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Californians have some of the best colleges in the country in-state, but we also have some of the highest-priced choices in our backyard.

With so many schools, it is important to understand options for financing your student’s degree.

Government aid: Both federal and state governments give aid based on data provided on the FAFSA. The Federal government awards grants and loans. Grants such as the Pell and FSEOG are based on financial need. Although the government determines your eligibility and amount, funds are dispersed by the school. There are four types of federal loans which have lower interest rates and repayment advantages compared to private loans. There is a maximum of the amount students can borrow each year. PLUS loans are available to parents to cover the difference in your unmet financial need, up to the institution’s cost of attendance.

In California, middle-income students may be awarded a Middle-Class Scholarship to UC or CSU, based on FAFSA information. This scholarship can vary from school to school. Residents also need to submit a GPA verification form senior year to the California Student Aid Commission to be eligible for the Cal Grant, which can be applied at UC, CSU, community colleges, and eligible private institutions.

Institutional aid–who gets it and how: Institutional aid is grant or scholarship money given by a college. It does not need to be repaid and is applied toward the cost of attendance after factoring in federal and state grants, and in some cases, your reported outside scholarships. Different colleges have different budgets and awarding formulas for institutional aid based on their enrollment goals, so the amount your student receives will vary. Colleges award aid based on financial need, merit, or a combination of both. The amount of aid offered is rarely reflective of your student’s achievements alone–colleges use institutional aid as a lever to enroll the students that best help them meet their enrollment targets.

Some colleges will be transparent with their merit awards (posting academic criteria on their website for scholarship tiers), and others evaluate holistically and make determinations behind the scenes. Some highly selective colleges in California do not offer merit-based awards but commit to meeting your family’s full financial need if your student is admitted. Often, your FAFSA and admission file will serve as the application for institutional aid. However, in California, many private institutions also require the CSS Profile. UC and CSU institutions award very few merit scholarships (most aid comes from the government), and typically have supplemental application processes for named scholarships. I recommend keeping track of what is required for each school in terms of deadlines and materials.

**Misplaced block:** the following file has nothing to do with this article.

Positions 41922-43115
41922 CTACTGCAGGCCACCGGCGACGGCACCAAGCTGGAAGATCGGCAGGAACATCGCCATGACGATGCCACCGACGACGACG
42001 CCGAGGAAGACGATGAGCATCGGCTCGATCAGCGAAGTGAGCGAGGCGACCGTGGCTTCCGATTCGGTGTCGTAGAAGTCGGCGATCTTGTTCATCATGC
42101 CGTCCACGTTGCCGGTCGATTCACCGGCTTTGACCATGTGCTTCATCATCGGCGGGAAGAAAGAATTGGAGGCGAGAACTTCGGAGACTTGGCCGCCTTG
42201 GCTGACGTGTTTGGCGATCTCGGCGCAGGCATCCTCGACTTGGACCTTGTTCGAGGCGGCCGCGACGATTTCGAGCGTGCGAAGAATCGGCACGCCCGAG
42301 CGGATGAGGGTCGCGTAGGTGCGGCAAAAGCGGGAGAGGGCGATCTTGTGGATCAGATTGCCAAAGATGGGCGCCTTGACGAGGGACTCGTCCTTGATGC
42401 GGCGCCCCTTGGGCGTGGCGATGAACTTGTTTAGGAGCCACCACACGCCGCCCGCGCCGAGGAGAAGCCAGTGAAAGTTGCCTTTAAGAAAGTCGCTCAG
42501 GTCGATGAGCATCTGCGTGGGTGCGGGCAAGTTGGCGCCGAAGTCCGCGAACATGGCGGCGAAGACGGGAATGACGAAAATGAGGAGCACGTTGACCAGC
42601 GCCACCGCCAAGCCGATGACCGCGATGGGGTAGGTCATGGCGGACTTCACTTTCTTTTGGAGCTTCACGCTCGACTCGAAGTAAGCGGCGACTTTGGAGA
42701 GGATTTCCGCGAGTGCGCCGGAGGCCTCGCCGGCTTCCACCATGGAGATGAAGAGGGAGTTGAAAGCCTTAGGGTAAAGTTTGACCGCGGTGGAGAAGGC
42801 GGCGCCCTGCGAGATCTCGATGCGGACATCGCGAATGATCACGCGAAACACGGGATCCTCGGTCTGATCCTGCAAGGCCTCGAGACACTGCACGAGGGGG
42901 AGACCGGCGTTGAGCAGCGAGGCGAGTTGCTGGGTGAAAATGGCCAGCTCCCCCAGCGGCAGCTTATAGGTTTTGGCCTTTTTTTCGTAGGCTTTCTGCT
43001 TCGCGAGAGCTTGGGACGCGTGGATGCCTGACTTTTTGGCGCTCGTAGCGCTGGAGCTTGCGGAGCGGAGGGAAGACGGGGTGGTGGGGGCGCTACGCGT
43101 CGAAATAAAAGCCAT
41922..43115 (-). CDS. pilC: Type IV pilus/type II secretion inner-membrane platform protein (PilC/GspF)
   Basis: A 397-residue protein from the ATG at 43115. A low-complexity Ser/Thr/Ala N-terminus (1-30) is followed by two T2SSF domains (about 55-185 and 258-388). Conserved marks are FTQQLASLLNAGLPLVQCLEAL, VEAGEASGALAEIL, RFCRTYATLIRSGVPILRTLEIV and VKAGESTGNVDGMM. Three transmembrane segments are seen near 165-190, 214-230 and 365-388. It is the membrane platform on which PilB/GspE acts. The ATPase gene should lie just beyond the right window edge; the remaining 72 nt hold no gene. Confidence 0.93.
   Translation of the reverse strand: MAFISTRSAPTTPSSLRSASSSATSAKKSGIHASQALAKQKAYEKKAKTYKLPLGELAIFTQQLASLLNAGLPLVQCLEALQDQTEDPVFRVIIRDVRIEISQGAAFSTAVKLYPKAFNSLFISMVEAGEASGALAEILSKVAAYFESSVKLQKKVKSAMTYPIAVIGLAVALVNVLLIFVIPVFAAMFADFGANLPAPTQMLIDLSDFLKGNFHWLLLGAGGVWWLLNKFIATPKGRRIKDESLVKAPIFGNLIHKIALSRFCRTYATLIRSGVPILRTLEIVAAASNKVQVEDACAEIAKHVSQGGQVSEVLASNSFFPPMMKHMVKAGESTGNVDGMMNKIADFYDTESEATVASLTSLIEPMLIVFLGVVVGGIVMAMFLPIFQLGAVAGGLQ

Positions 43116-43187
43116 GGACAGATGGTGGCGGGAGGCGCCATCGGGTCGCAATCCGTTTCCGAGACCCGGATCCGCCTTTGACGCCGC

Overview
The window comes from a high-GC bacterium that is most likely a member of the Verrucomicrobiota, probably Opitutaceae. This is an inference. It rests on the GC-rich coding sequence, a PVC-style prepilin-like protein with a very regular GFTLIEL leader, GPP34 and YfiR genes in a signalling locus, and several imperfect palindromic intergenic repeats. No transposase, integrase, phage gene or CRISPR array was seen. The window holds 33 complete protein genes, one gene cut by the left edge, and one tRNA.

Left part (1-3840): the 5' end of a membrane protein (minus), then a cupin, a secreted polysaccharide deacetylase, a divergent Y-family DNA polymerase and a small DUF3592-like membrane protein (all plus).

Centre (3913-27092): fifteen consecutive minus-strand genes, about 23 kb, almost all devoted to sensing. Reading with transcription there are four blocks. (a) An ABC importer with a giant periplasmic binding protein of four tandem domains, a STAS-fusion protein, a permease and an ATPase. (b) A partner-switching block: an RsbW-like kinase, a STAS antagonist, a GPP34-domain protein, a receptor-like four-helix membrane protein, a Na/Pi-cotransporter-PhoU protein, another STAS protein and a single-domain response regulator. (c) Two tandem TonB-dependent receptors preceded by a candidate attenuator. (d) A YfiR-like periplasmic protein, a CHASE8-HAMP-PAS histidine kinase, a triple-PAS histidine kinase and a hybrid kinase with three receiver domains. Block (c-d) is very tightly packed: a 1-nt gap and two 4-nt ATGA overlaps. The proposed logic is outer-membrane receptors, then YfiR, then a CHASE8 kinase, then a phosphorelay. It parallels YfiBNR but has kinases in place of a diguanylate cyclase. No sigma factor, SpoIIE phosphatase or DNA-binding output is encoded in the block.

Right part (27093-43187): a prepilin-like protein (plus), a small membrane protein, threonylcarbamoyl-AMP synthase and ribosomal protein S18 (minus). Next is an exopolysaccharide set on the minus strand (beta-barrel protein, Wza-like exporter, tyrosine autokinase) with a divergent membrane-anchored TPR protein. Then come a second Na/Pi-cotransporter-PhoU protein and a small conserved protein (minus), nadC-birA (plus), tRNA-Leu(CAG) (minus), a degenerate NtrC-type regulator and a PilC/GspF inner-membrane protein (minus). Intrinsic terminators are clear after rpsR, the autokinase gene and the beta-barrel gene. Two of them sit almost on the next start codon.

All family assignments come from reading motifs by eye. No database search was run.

It is important to check whether the institutional aid you are offered is renewable for four years, or if it is one-time. It’s also important to note that aid offered above the cost of tuition can be considered taxable.

Out-of-State Discounts: Californians are in high demand out of state. Because many UC and CSU campuses are impacted and there is more demand than space for students, public institutions out of state offer competitive rates to California residents. Some programs can be as high quality and as affordable, or cheaper, than options in the state, especially factoring in four-year graduation rates.

The most comprehensive program is the WUE tuition savings program, which can be applied at participating public schools in 15 states outside California. Tuition is capped at 150% of in-state rates. You need to meet the school’s admission criteria, apply by certain deadlines, and choose an eligible major. Some institutions are limited in how many WUE discounts they offer, so apply early to be competitive!

Outside Scholarships: Money your student earns through scholarship websites, essay contests, local employers, and grant programs are a great way to incrementally save for college. Helpful websites can guide your student’s search. This aid varies in the way it is dispersed. Sometimes the provider will pay you directly, and other times, the funds will be sent to your college of choice. It’s important to keep good records of the awards you receive. colleges require you to report outside scholarships and will subtract them from your cost of attendance. Get clarity directly from the financial aid offices about their processes.

Private Loans: Consider private loans for undergraduate education as a last resort, such as an unexpected extra semester. Interest rates on private loans are much higher than on federal loans, and repayment terms can vary. If you go this route, borrow only what you need. With so many affordable options in California, including a robust community college system and transfer pathways, a quality education should be within reach for your family without a private loan.


Laura Reisert Kalinkewicz is a higher education professional with over a decade of experience. She oversaw undergraduate admissions at Pepperdine University and completed doctoral coursework at Azusa Pacific University. Her career has focused on counseling students, parents, colleges, and enterprise companies on admissions, financial aid, technology, talent, and workforce development. Visit Laura Reisert Kalinkewicz's profile.